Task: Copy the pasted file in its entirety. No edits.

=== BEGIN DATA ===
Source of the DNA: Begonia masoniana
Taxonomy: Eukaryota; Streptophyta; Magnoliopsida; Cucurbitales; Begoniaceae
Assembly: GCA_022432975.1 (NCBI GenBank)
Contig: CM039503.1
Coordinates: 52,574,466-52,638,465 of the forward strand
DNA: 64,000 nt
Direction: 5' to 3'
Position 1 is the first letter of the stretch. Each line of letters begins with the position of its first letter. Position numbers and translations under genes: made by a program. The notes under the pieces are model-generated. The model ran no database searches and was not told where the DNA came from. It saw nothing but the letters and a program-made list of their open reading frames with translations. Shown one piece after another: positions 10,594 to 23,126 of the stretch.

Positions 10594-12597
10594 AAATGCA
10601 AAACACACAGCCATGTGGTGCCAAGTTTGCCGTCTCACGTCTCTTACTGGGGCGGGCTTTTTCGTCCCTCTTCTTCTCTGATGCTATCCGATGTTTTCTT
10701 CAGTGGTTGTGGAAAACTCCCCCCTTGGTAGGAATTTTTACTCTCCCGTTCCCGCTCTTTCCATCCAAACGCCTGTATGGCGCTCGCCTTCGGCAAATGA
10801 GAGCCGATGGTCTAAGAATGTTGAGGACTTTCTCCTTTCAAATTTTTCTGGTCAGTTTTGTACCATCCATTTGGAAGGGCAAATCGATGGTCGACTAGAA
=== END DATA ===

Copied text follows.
Source of the DNA: Begonia masoniana
Taxonomy: Eukaryota; Streptophyta; Magnoliopsida; Cucurbitales; Begoniaceae
Assembly: GCA_022432975.1 (NCBI GenBank)
Contig: CM039503.1
Coordinates: 52,574,466-52,638,465 of the forward strand
DNA: 64,000 nt
Direction: 5' to 3'
Position 1 is the first letter of the stretch. Each line of letters begins with the position of its first letter. Position numbers and translations under genes: made by a program. The notes under the pieces are model-generated. The model ran no database searches and was not told where the DNA came from. It saw nothing but the letters and a program-made list of their open reading frames with translations. Shown one piece after another: positions 10,594 to 23,126 of the stretch.

Positions 10594-12597
10594 AAATGCA
10601 AAACACACAGCCATGTGGTGCCAAGTTTGCCGTCTCACGTCTCTTACTGGGGCGGGCTTTTTCGTCCCTCTTCTTCTCTGATGCTATCCGATGTTTTCTT
10701 CAGTGGTTGTGGAAAACTCCCCCCTTGGTAGGAATTTTTACTCTCCCGTTCCCGCTCTTTCCATCCAAACGCCTGTATGGCGCTCGCCTTCGGCAAATGA
10801 GAGCCGATGGTCTAAGAATGTTGAGGACTTTCTCCTTTCAAATTTTTCTGGTCAGTTTTGTACCATCCATTTGGAAGGGCAAATCGATGGTCGACTAGAA